The name Schema Compare for Oracle clearly conveys the essence of the tool, the core functionality that this tool provides is that of comparing two Oracle database schemas. However, the fact that this same tool can provide one of the most effective ways to implementing database version control and change tracking capability is not obvious. So, how does the Schema Compare for Oracle make the leap from a schema compare tool to a database version control tool?
First, let's clarify the phrase "database version control", what is it? Much like the code version control that every developer is familiar with, the goal of the database version control mechanism is to ensure that there is a reliable, unquestionable, source of the history of database schema changes that allows one to both identify any schema changes that may have happened between two versions and allow you to easily go back and forth between versions.
Proceed with caution! In the case of databases, migrating the database schema from one version to another, whether you are moving to a new version of the database or reverting to an older version may cause loss of data because columns or whole tables that contain data in the current version but may not exist at all (and hence will be dropped) in the target version.
Schema Compare for Oracle includes a cool feature: it allows you to take schema snapshots, small footprint, read-only files that contain 100% of the schema information. What does that mean? The schema snapshot is a frozen-in-time "picture" of your database (no data, just the schema). Furthermore, the included command line utility allows you to automate the process of taking the schema snapshots.
How can you utilize the schema snapshots for database version control and change tracking? Schema Compare for Oracle allows you to compare any two schema snapshots, or any snapshot to a live database, and generate a target compliant synchronization script. Consider the following scenarios:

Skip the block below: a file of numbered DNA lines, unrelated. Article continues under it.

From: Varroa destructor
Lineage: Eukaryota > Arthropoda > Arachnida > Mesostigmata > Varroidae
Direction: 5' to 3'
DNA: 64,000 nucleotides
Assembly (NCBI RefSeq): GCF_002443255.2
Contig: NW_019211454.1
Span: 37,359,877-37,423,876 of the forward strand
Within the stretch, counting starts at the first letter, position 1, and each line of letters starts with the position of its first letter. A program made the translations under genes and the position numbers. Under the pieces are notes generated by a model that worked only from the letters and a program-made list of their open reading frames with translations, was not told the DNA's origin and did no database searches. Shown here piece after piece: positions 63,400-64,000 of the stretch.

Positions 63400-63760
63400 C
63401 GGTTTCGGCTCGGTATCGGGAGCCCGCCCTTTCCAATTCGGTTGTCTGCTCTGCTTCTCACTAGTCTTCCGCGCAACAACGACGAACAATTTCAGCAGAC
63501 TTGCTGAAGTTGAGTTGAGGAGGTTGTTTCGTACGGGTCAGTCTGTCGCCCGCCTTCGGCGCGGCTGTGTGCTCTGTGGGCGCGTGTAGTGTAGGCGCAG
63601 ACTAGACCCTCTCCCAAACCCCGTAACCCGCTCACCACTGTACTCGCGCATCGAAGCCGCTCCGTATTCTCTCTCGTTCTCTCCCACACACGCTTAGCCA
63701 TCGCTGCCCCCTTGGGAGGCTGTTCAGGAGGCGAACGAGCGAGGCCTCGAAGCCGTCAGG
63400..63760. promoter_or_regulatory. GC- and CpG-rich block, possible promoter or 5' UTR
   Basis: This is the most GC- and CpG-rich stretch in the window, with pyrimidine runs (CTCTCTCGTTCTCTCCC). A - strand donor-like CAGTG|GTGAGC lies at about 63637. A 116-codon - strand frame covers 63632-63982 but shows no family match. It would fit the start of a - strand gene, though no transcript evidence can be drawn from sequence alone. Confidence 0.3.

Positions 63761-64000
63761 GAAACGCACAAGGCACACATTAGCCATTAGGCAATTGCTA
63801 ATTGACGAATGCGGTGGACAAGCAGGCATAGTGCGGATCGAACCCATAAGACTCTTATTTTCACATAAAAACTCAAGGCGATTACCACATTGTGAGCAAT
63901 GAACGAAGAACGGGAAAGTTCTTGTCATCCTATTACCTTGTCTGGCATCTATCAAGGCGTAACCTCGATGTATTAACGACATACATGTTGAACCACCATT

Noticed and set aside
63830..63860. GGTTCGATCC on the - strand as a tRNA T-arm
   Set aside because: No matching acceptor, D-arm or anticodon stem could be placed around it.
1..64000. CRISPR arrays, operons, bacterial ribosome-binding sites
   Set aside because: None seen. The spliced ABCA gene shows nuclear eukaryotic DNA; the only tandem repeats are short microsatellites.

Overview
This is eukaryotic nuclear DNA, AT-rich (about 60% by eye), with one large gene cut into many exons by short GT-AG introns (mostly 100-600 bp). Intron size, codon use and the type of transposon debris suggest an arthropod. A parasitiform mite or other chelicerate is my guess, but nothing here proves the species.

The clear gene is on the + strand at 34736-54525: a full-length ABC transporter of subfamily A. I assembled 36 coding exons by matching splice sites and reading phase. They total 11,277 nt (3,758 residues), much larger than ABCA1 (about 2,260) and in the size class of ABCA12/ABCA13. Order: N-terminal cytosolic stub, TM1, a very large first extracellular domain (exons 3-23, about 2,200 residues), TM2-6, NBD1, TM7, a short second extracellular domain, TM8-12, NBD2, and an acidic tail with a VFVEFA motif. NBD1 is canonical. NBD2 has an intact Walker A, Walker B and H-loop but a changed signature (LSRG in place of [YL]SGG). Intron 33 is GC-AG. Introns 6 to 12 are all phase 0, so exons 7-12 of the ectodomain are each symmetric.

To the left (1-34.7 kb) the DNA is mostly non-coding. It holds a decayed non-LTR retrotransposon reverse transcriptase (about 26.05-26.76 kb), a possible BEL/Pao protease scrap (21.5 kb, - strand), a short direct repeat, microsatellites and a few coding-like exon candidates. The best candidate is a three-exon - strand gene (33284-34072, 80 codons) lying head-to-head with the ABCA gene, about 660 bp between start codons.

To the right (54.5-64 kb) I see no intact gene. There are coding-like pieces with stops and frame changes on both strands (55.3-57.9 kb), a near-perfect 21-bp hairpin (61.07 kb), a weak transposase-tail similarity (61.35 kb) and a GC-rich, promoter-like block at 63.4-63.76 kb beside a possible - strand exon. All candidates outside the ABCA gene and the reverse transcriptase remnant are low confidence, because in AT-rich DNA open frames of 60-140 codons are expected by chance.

Scenario 1: you have taken nightly schema snapshots of your database and stored those into a repository. Now you are asked to identify the schema changes that happened between date1 and date2. All you would need to do is pick the right snapshot files from the repository based on those dates and compare them to see the differences.
Scenario 2: you have stored the snapshots as in scenario 1. The request is to revert the database schema to where it was 2 days ago. In this case you take the snapshot from two days ago and compare it to your live database. Then generate the sync script to make the live database the same as the snapshot. You review the change script, especially the warnings section at the top to see if any data loss may occur in which case you would need take the appropriate steps to preserve that data. Then you execute the sync script and voila, your database schema has been reverted to the 2-days ago version.
Scenario 3: The request this time is to propagate the latest schema changes to the production database. As in scenario 2 above, you pick the right snapshot from the repository (that is the latest stable - ready to ne published version) and compare that to your production database. Generate the sync script to make the production database the same as the snapshot in question. Take the same precautions described above to ensure no data is lost, and then execute the script.
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